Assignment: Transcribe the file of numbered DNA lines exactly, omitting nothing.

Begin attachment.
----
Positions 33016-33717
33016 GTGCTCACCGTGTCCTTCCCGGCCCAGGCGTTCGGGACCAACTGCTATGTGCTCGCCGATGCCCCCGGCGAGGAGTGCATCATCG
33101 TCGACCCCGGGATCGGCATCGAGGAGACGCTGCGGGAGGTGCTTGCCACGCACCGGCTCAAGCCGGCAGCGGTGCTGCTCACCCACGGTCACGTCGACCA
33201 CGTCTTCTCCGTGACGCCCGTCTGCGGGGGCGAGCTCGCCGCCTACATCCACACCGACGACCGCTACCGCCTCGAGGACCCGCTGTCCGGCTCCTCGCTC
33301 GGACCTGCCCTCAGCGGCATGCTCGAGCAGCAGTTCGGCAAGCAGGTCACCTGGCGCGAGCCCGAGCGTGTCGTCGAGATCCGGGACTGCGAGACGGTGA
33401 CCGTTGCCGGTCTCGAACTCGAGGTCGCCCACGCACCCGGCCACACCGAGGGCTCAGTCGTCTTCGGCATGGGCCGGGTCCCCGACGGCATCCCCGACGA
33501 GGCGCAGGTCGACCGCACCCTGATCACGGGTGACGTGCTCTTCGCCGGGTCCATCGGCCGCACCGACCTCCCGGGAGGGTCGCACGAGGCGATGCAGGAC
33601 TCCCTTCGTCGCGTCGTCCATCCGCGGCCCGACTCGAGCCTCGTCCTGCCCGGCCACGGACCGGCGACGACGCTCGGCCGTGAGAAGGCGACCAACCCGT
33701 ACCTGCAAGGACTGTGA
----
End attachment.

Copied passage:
Positions 33016-33717
33016 GTGCTCACCGTGTCCTTCCCGGCCCAGGCGTTCGGGACCAACTGCTATGTGCTCGCCGATGCCCCCGGCGAGGAGTGCATCATCG
33101 TCGACCCCGGGATCGGCATCGAGGAGACGCTGCGGGAGGTGCTTGCCACGCACCGGCTCAAGCCGGCAGCGGTGCTGCTCACCCACGGTCACGTCGACCA
33201 CGTCTTCTCCGTGACGCCCGTCTGCGGGGGCGAGCTCGCCGCCTACATCCACACCGACGACCGCTACCGCCTCGAGGACCCGCTGTCCGGCTCCTCGCTC
33301 GGACCTGCCCTCAGCGGCATGCTCGAGCAGCAGTTCGGCAAGCAGGTCACCTGGCGCGAGCCCGAGCGTGTCGTCGAGATCCGGGACTGCGAGACGGTGA
33401 CCGTTGCCGGTCTCGAACTCGAGGTCGCCCACGCACCCGGCCACACCGAGGGCTCAGTCGTCTTCGGCATGGGCCGGGTCCCCGACGGCATCCCCGACGA
33501 GGCGCAGGTCGACCGCACCCTGATCACGGGTGACGTGCTCTTCGCCGGGTCCATCGGCCGCACCGACCTCCCGGGAGGGTCGCACGAGGCGATGCAGGAC
33601 TCCCTTCGTCGCGTCGTCCATCCGCGGCCCGACTCGAGCCTCGTCCTGCCCGGCCACGGACCGGCGACGACGCTCGGCCGTGAGAAGGCGACCAACCCGT
33701 ACCTGCAAGGACTGTGA